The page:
There have been some potentially significant developments in Parkinson’s disease, which is a good thing to be able to report. As populations age around the world, PD has been on its way up, but therapies for it have not been, despite a good deal of work in the field. But it looks like some clues are starting to come together.
The misfolded protein that piles up in the substantia nigra of Parkinson’s patients is alpha-synuclein. For many years, understandably, that led to a focus on that protein in that tissue, but there’s more to the story. Misfolded alpha-synuclein is found in other brain regions, for one thing, and it’s found in other tissues besides the brain. And those realizations have led to an interesting hunt over the years. The spread in the brain seems to be coming up from the brainstem, the vagal nerve in particular. That one’s hooked up to a lot of important stuff, including the GI tract. And most interestingly, gastrointestinal symptoms are correlated with later PD onset (chronic constipation, among others), and cellular synuclein accumulation (Lewy pathology) has been shown to occur in GI tissue up to twenty years before diagnosis via the overt Parkinson’s symptoms. Since these realizations, the misfolded protein has been shown to apparently spread via a prion-like mechanism, coming up from the gut towards the brain.
But where in the gut does misfolded alpha-synuclein originate, and why does it form? The working theory is that it’s formed after repeated immune response in the GI tissue. This is a complicated question – anything to do with the immune system is a complicated question – and there’s room to argue about whether some of the GI changes are causes or consequences of Parkinson’s pathology. But the evidence continues to accumulate. The appendix is known to be important in gut immunity, and misfolded synuclein has been found in it.
Now there’s a paper out (from a large multinational team) that shows that surgical removal of the appendix is correlated with lower risk of Parkinson’s. This looks like a strong result, coming as it does from two independent databases with the health records of nearly 1.7 million patients (!) Compared to the general population, the risk of developing Parkinson’s goes down by 19% in patients who have had appendectomies (and note that these are generally decades before any diagnosis of Parkinson’s gets made). This sort of study had been tried before, with mixed results, but this is by far the largest and the one with the longest follow-up data available. These authors also confirm the presence of misfolded and misprocessed alpha-synuclein protein in appendix tissue, and they furthermore show that lysates of such tissue quickly cause solutions of regular alpha-synuclein to aggregate. These misfolded proteins are found in people all the way from infancy, interestingly.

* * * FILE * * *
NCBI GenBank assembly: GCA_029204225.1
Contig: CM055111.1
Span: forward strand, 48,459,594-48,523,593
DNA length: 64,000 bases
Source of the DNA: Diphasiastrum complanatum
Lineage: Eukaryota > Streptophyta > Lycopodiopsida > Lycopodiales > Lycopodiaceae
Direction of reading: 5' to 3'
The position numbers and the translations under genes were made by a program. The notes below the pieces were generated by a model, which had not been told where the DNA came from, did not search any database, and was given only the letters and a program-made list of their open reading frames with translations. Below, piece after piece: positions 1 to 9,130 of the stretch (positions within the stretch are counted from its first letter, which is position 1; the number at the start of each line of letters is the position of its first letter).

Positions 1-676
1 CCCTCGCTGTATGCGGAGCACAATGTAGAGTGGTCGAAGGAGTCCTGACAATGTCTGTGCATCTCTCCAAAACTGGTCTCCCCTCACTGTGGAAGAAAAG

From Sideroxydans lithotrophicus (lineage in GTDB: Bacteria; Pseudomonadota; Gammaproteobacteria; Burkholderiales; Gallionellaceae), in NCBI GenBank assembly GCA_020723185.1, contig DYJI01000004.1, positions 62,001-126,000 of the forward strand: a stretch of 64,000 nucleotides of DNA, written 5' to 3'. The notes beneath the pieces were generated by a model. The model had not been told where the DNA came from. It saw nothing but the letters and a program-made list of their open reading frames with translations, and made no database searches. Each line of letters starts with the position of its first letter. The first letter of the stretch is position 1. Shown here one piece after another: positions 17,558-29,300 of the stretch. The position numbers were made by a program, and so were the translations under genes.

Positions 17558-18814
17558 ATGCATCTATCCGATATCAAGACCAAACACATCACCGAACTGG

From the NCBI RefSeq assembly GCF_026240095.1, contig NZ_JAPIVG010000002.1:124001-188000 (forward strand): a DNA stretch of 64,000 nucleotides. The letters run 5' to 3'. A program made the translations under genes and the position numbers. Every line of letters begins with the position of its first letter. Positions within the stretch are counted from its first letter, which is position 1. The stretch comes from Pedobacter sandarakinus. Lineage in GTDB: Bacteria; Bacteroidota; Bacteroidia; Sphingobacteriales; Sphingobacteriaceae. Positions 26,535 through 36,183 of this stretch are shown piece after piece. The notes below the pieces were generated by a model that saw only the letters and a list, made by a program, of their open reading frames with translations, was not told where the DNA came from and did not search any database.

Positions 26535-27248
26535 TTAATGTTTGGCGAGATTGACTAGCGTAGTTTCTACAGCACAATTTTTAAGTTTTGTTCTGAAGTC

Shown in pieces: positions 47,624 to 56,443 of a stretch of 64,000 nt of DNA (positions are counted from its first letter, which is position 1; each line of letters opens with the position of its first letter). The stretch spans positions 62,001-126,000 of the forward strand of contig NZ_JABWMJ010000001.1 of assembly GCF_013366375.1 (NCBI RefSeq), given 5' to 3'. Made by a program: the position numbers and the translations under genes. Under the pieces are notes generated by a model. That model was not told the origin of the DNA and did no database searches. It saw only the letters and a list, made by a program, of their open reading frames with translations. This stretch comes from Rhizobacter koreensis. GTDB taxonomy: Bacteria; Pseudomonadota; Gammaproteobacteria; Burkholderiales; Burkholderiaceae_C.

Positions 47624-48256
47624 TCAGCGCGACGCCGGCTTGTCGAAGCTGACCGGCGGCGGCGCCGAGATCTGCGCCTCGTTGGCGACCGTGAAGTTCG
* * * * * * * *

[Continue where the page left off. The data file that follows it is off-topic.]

So it’s looking more and more as if the trail of Parkinson’s does lead back to the GI tract, and perhaps from there back to the appendix. But what is it about aggregated synuclein that starts killing off neurons? There’s another new paper that sheds some light on that, from a multinational group led out of Australia. Inflammation has long been suspected as the culprit with synuclein fibrils, and this paper shows that inhibiting the NLRP3 inflammasome has significant consequences. In multiple mouse models of PD pathology, administration of an inhibitor compound (MCC950, also recently shown to be active in models of colitis) seems to protect against synuclein-driven cellular effects. Combining that with the presence of NLRP3 activation markers in post-mortem human Parkinsonian brain samples, and you have a compelling case. It’s one that makes a lot of sense – this system has already been a target in neuroinflammation research, and it’s known to respond to stimuli such as crystals forming in the cytosol (cholesterol, uric acid, etc.) or to the presence of small particles that have been imported into the cell.
The picture that emerges is of an important cellular protein, alpha-synuclein itself, that has (unfortunately) an alternate folding state that’s too easily accessible. Repeated immune system activation in the gut produces this form, and this misfolded beta-sheet-rich form propagates via a prion-like model. Since it’s particularly abundant in the nerve terminals, it has a chance to slowly work its way up the vagal nerve system into the brain, and along the way, it’s setting off continuous inflammation via the NLRP3 response which (along with the physical problems brought on by the aggregated protein itself) ultimately prove fatal to many cells.
The exact mechanisms of that last part aren’t quite worked out – there could be further accelerated seeding of pathological aggregates, impaired protein clearance, or some other cytotoxic mechanism brought on by the inflammatory pathways, or some of each of these and more. But the finding that interrupting the inflammasome activity seems to interrupt synuclein pathology is a really significant clue, and a stroke of good luck mechanistically. NLRP3 inhibitors of this type would seem to be solid med-chem leads for a Parkinson’s drug discovery program, and I would assume that this is underway (or will be as soon as people read this paper!) Good news all around.